Real world accuracy in unwrapping?

I am beginning a new project and am running across something I’ve never even thought about in Blender.

The project is going to be 3D printing a model and then covering that model in carbon fiber fabric.

It occurred to me that I could simply unwrap the model in Blender, scale to real world dimensions, and print the JPG image to a large plotting printer. Then, just like a sewing pattern, I could lay this over my carbon fiber fabric and cut out only what I need.

I’m not the greatest texture artist, and didn’t really know: is it possible to get accurate, “real world” dimensions when unwrapping an object?

You’re probably better off checking paper model related addons and other programs

But not sure what kind of accuracy could be expected. We are dealing with polygonal modeling which is just an approximation of curves and surfaces and CF material might need some extra to have enough of it when it’s bent or forced to shape without a seam.

Good idea. Looking for a rough approximation, as there will always be extra fabric around the seams for good overlap. The sheets are only .012 thick, so a little overlap here and there is OK. Should be very interesting. Thanks for the suggestions!

Hi, I own a costume company and have been using Blender for 2 years now to fabricate props and costume shapes. It’s pretty easy once you get used to it. Model your object, using low poly topology, keeping in mind to model your face loops where you think the real world sheets of material will be used. In other words, construct the object the way you think it should be fabricated using your sheet material. Be sure that each face loop is only 1 face wide. Mark your seams along your predetermined paths. Be sure to apply scale to your object before unwrapping. To be very safe I triangulate faces at this point. Unwrap. Use the Stretch checkbox in the N properties panel of the UV/Image Editor to confirm that it looks unstretched. Export UV map as .eps file (I use a fill strength of 0). Then open the .eps in Illustrator or Inkscape. Here’s the tricky part: Measure one of your model’s longest edges using the Mesh Display/Edge Info: Length menu item in the N properties window, and scale up (or down) all your vector objects in Illustrator/Inkscape program by the correct ratio to make that edge the right length. Overall, make sure you know which piece is which (maybe by labelling) and which way to orient it. Then nest the pieces to minimize print size, and tile the print job onto regular paper or send to a large format print shop for your patterns.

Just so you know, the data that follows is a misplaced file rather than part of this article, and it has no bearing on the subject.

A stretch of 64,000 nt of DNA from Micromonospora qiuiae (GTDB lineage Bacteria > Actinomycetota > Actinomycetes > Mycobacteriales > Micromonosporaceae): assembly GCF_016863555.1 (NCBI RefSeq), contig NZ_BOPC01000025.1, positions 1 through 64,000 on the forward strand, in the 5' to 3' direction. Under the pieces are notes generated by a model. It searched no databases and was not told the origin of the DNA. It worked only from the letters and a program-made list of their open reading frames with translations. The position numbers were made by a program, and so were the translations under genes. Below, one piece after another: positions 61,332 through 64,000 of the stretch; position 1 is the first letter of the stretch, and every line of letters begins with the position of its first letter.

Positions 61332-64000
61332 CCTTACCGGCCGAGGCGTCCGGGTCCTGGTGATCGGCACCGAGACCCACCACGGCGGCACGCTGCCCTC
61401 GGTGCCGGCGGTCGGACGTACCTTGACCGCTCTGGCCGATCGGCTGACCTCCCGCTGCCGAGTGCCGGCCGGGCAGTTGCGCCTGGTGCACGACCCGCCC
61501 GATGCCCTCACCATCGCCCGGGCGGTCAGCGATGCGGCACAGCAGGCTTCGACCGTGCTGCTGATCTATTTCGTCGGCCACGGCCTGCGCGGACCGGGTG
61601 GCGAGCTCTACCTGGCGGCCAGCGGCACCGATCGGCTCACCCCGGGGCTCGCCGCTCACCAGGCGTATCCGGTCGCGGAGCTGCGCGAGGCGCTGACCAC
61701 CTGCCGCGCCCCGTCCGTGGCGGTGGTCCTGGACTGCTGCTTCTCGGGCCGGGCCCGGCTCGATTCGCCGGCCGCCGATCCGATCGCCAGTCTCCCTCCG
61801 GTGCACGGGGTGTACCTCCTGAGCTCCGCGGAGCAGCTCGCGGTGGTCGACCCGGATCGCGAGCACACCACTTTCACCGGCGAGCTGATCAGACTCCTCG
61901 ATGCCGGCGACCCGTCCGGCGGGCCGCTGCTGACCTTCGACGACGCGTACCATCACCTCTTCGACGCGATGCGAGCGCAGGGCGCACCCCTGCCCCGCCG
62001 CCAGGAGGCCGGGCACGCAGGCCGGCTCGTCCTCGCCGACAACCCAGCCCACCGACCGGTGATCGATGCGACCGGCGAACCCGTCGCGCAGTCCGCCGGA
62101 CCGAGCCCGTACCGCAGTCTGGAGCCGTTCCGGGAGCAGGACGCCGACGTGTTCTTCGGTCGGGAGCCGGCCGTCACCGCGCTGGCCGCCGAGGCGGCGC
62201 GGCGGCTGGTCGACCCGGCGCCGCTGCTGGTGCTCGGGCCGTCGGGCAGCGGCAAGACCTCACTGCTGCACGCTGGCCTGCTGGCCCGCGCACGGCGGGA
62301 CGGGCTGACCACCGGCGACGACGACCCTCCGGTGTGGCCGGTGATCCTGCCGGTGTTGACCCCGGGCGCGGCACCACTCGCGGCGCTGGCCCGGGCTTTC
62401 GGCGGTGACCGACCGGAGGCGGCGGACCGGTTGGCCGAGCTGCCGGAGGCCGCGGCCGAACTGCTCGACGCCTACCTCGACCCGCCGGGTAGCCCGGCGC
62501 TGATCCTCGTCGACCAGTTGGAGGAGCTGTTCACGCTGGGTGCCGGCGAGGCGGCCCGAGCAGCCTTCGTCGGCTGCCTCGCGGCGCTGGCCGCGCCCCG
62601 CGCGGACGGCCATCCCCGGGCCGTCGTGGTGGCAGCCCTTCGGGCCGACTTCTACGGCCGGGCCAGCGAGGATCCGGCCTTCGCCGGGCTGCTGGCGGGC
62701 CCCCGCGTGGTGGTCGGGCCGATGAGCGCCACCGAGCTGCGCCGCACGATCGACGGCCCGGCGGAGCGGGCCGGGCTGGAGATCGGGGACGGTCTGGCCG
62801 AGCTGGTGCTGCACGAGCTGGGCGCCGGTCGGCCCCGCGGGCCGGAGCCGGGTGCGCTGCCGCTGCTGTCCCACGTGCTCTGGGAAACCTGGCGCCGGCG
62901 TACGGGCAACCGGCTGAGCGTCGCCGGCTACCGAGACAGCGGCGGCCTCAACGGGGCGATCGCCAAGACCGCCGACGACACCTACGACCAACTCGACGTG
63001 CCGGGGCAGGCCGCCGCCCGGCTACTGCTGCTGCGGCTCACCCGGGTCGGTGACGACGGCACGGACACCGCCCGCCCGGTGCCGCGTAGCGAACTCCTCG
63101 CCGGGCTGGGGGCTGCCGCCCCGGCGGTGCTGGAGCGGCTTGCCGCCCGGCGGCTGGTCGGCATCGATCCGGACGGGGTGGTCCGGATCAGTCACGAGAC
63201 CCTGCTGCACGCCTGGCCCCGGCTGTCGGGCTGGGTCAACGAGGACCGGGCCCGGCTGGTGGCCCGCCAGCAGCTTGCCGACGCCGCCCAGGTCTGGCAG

This has worked flawlessly for me for about a hundred objects so far. I can even take into account the thickness of my real world material (I work with foams ranging in thickness from 1/4" to 2 1/4") using the Solidify modifier with the Thickness set to my material’s and the Offset set to 0 (since the outside of my foam stretches by the same amount as the inside surface contracts).

Let me know if I can be of any more help, since I’m very enthusiastic about this application of Blender and am always looking for ways to put it to further practical use.